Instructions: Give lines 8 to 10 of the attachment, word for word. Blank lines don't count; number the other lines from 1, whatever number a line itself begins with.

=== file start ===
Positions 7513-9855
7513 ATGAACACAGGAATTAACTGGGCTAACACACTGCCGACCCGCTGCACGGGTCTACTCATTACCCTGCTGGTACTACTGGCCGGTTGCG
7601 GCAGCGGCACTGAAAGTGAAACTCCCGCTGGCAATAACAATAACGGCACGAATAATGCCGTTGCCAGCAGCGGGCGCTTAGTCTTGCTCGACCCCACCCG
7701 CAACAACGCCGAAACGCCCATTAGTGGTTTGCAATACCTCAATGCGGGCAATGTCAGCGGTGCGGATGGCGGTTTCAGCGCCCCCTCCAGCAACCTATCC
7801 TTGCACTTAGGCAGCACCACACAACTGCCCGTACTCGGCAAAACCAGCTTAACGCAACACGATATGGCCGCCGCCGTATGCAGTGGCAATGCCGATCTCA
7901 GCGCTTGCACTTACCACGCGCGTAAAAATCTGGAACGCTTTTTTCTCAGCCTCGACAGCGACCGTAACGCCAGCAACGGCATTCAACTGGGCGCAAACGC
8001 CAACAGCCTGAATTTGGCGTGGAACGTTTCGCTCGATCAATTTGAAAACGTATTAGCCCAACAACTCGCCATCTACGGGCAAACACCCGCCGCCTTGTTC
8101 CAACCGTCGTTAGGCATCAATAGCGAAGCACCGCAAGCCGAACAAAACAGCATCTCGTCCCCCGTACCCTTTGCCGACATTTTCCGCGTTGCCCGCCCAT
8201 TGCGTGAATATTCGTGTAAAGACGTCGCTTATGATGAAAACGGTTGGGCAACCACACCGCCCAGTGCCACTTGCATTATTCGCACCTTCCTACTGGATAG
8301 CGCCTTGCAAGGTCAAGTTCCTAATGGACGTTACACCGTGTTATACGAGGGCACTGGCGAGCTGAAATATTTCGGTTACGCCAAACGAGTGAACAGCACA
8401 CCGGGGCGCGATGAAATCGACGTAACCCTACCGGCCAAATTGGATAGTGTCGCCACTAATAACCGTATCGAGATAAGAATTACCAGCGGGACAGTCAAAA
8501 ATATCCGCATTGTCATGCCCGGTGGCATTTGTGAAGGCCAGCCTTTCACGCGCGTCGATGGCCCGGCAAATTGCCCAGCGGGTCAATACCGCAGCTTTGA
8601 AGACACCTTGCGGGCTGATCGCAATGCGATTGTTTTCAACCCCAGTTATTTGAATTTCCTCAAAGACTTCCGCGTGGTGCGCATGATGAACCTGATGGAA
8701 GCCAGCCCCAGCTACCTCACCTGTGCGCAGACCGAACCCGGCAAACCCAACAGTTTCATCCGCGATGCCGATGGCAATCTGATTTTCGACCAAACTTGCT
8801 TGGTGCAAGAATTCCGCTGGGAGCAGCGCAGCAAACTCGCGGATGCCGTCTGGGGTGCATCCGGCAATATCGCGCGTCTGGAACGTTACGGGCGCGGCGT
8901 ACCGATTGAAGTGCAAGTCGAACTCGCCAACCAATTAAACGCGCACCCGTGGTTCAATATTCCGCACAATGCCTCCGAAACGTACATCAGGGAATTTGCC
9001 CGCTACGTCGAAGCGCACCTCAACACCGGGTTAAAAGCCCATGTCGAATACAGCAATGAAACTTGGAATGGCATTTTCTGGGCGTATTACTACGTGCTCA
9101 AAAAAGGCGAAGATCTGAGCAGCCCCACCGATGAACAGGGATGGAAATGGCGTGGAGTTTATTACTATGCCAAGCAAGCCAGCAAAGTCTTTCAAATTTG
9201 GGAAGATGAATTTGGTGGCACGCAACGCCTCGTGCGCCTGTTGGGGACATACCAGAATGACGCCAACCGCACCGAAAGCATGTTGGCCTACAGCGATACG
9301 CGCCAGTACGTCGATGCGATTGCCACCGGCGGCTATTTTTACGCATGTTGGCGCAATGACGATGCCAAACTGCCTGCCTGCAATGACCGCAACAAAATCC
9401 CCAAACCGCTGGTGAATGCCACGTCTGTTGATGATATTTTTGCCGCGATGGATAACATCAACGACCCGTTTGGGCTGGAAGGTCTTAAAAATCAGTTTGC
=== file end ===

8101 CAACCGTCGTTAGGCATCAATAGCGAAGCACCGCAAGCCGAACAAAACAGCATCTCGTCCCCCGTACCCTTTGCCGACATTTTCCGCGTTGCCCGCCCAT
8201 TGCGTGAATATTCGTGTAAAGACGTCGCTTATGATGAAAACGGTTGGGCAACCACACCGCCCAGTGCCACTTGCATTATTCGCACCTTCCTACTGGATAG
8301 CGCCTTGCAAGGTCAAGTTCCTAATGGACGTTACACCGTGTTATACGAGGGCACTGGCGAGCTGAAATATTTCGGTTACGCCAAACGAGTGAACAGCACA